Objective A study is made to determine the prevalence of smoking and its variation over time in a group of Spanish military personnel (MP) under stressful conditions.
Methods A questionnaire specifically designed for this study was administered to the entire MP contingent assigned to Banghis province (Afghanistan) between July and October 2009. A descriptive analysis was made (p < 0.05, 95%CI).
Results The study sample comprised 254 MP (males 239; mean age 32 years (SD 9)). A total of 39.8% (95%CI; 33.7 – 45.8) were smokers, while 3.1% (95%CI; 1.0 – 5.3%) were former smokers. Regarding smoking habit before and at the end of deployment, one-half (50.5%) of the smokers declared that they smoked the same as before, 20.8% more than before, and 18.8% less than before. In turn, 5.9% of the smokers claimed to have started to smoke in the course of deployment, while 4% of the former smokers declared that they had quit smoking. The MP who quit smoking were younger than those who began to smoke (24 ± 5 vs 39 ± 9 years, p = 0.038). Moreover, the heavy smokers (≥ 15 cigarettes/day) reduced tobacco consumption, while the less heavy smokers increased the habit (p < 0.0001).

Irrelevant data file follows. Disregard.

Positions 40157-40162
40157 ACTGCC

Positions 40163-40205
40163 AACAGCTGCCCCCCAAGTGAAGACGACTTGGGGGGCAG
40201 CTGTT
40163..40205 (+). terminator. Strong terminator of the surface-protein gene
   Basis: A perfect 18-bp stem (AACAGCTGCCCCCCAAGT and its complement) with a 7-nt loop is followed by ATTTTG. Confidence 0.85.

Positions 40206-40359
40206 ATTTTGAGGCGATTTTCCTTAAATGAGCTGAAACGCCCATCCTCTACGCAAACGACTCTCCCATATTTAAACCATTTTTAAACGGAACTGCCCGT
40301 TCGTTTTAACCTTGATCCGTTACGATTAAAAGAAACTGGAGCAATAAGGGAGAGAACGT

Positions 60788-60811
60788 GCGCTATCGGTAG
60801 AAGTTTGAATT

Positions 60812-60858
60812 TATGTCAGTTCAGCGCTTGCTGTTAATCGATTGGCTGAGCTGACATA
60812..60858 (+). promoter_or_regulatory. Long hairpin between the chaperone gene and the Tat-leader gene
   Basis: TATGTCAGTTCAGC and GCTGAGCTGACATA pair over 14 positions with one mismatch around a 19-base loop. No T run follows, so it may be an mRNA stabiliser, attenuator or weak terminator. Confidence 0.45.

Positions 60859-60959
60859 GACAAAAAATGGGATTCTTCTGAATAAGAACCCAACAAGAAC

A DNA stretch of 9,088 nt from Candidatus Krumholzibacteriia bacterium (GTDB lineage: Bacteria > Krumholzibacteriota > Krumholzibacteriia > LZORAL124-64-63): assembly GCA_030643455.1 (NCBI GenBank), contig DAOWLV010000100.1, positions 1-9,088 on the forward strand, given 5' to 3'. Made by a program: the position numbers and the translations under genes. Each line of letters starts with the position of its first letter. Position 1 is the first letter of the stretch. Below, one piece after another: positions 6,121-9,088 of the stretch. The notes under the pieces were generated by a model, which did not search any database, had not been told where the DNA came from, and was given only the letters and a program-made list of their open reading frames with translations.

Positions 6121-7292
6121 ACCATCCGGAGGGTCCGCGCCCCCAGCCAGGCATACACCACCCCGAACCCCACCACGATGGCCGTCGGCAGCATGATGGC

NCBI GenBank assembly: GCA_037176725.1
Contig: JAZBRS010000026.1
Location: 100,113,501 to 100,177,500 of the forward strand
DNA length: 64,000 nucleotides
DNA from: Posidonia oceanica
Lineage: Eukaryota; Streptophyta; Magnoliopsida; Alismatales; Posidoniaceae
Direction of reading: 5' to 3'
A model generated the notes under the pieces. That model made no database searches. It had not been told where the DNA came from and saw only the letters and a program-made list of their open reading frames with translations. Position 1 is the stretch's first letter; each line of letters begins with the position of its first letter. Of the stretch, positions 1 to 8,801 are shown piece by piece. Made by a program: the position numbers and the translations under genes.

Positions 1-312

Conclusions The prevalence of daily smokers is high among MP. The majority of smokers smoke the same at the end of deployment. Those who quit smoking during the mission are significantly younger than those who begin to smoke. In turn, heavy smokers reduced their habit, while less heavy smokers increased smoking.
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